Music label sues YouTube “beauty bestie” over unlicensed songs

5 Comments

An independent record label claims that YouTube star Michelle Phan is using dozens of songs without permission in her popular series of beauty and makeup videos, and is seeking $150,000 per work in copyright damages.

In a complaint filed in Los Angeles, Ultra Records says it told Phan she needed a license to perform works by Kaskade and other artists but that Phan, whose “Barbie Transformation Tutorial” has been watched 50 million times, disregarded the request.

I watched one of Phan’s videos, “How to Master the High Heel,” and the label appears to have a point. Along with Phan’s tips on “how not to be a clunky horse,” the video includes Kaskade’s “Back on You” — several minutes of it at a time, and not just a short sample that might be considered fair use.

Phan did not respond to Reuters’ request for comment, but the lawsuit suggests her lawyers have been tracking the situation. Ultra Records’ complaint, embedded below, notes that Phan’s agents filed a counter-notification to YouTube — a legal process that people use to restore a work that is removed from the internet for copyright reasons.

The lawsuit reflects the growing importance to the entertainment industry of YouTube stars like Phan, who is known as a “beauty bestie” and whose picture has appeared on posters around the country. It also reflects independent artists’ tense relationship with YouTube, which can bring them money and exposure, but which is also a powerful force in royalty disputes.

I’ve embedded Phan’s high heel video below so you can judge for yourself. I’ve also posted the legal complaint that lists all the songs and artists involved in the dispute.

Michelle Phan Complaint

5 Comments

Michael Leahy

Come on, when you have an audience of millions you know what the game is.

An open and shut case.

snuggles

The only reason why I know of this lady is because of Youtube’s ads all over Chicago. A “youtube celebrity” is a phenomenon I don’t understand. Now get off my lawn.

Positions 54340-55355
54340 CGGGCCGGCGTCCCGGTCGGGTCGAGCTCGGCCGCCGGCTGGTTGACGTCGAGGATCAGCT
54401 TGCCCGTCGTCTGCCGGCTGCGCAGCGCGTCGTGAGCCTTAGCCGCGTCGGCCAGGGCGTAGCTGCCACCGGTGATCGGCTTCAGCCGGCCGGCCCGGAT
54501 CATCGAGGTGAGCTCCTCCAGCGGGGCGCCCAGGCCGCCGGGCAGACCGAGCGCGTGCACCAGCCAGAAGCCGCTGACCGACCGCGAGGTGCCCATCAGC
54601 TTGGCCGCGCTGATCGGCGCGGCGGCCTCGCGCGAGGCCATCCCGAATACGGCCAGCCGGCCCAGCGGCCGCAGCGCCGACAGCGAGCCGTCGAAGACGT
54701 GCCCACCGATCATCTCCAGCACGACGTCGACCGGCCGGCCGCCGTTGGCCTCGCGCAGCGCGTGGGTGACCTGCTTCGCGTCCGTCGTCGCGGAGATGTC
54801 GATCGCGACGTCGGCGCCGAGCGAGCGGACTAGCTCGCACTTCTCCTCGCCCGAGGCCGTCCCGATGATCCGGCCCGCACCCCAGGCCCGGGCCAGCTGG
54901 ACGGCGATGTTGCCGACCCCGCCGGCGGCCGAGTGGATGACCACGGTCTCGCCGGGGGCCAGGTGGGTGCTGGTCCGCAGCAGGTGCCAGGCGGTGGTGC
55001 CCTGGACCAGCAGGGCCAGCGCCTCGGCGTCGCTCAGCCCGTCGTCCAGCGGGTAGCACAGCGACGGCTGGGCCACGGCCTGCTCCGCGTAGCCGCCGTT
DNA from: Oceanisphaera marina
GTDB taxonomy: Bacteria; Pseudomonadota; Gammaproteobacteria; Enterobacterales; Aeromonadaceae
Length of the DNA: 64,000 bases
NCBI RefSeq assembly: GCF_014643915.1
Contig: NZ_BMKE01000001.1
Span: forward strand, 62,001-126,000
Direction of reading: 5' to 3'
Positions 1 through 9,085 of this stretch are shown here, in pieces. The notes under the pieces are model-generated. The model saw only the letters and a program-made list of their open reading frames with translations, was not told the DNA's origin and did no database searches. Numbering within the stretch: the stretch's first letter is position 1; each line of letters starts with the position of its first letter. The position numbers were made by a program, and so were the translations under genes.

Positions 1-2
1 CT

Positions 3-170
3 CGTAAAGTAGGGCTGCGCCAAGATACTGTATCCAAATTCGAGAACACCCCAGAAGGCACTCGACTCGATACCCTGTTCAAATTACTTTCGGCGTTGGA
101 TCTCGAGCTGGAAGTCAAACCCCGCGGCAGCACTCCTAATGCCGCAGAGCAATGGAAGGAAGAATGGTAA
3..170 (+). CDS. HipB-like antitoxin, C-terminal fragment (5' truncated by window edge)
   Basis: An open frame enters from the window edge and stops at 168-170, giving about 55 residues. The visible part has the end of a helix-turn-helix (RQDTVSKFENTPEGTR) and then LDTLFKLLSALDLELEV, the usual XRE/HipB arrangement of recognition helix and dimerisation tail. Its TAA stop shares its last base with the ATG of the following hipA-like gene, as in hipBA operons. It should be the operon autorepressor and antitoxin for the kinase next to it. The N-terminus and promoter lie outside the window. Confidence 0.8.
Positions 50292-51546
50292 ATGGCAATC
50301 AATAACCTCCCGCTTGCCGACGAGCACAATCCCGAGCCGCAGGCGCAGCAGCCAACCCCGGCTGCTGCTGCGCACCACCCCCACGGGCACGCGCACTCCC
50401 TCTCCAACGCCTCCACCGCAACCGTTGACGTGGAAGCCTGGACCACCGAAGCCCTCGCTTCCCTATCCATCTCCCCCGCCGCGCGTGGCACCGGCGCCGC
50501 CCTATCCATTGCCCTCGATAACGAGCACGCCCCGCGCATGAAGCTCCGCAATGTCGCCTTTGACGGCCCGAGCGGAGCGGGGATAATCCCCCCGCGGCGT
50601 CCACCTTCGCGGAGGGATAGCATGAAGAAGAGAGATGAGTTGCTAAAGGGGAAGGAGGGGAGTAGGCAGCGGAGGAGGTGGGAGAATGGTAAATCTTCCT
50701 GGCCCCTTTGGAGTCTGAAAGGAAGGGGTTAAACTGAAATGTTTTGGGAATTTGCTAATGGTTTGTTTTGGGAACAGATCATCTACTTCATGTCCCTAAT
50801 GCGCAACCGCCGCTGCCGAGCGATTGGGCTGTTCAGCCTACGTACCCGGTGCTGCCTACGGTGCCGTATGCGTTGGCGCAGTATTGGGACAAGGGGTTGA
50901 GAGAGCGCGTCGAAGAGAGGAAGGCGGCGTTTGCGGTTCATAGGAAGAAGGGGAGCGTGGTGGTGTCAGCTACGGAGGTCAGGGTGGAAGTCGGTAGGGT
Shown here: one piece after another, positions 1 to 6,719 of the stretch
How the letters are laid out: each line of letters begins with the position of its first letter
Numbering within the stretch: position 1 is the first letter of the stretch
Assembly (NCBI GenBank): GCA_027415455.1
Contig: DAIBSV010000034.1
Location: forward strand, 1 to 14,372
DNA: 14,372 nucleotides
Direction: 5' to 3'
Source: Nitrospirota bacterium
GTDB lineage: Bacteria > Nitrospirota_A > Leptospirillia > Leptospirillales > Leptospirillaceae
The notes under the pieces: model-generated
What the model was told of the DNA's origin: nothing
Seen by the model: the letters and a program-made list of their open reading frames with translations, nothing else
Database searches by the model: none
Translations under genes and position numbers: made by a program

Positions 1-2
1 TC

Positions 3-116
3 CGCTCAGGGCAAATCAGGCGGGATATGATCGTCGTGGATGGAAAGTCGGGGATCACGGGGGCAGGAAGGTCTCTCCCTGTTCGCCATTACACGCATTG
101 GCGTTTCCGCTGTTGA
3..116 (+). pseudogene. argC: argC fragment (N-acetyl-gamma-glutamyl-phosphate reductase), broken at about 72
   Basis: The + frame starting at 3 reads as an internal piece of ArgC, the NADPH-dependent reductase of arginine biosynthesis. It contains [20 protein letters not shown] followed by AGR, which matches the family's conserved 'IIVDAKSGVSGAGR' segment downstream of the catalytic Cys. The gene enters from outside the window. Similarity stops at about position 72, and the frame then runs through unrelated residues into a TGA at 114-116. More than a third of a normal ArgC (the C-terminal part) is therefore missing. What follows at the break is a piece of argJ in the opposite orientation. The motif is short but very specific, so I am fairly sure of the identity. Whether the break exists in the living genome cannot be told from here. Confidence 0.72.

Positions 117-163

It’s not worth record labels to go after personal videos using their music. However, Phan is a “celebrity” with a million plus subscribers and has been using music without attribution/licensing. Phan’s been able to make good money off of these videos, and it’s only right that artists get their cut. I’m just surprised that this hasn’t come earlier when the first deals started coming in. At some point a lawyer should have said, you know, did you have permission to use full songs? They’re not snippets, they’re the song!

Madlyb’s right – the moment money started coming in, she needed to license music and the rest of her media. And it’ll cost her dearly.

0mysecretlife0

If she wasn’t famous then they wouldn’t be saying anything, but she should have asked for permission on if she could use the music or not.

This has happened to other Youtubers before like on the channel Thisisacommentary. He did a video on Ratchets i believe and used just about every major song that was out at the time and had to take down his video, ask for permission and retake it.

Long story short she should just take down the video,ask for permission,and remake it. But hey i just might not know what im talking about…

Madlyb

OK, I am assuming this regards music that Google has not licensed for use on the service, but that isn’t completely clear in the article as they do license some independent work.

It does highlight a challenge for artists that use Youtube (like Phan) which is determining which music can and cannot be used without concerns.

I am not making excuses for her. When this became a business, she should have treated all aspects of it like a business including properly sourcing her media, but for those just starting out, this is a good cautionary tale. Make sure you have clear licensing for all aspects of your content.

John Willkie

Even if YouTube.com had a public performance license to the music, that doesn’t mean that a non-employee could create their own public performance, and it is unlikely such an imagined license would enable YouTube.com to sub-license the song to others. Nor would hat include a synchronization or mechanical license.

This is an area that is complicated for some to navigate. The most important aspect here is that Michelle Pham’s attorneys make assertions to YouTube.com to get the videos back up. That makes her infringement “willful.” with a baseline of $150,000 per title (which can be trebled.)

Don’t ignore takedown notices. Don’t assert you have rights where you have none. At least this case won’t result her having to engage in “orange is the new black.” If she loses, she won’t go to jail. She might end up with a legal action against her attorneys, though.

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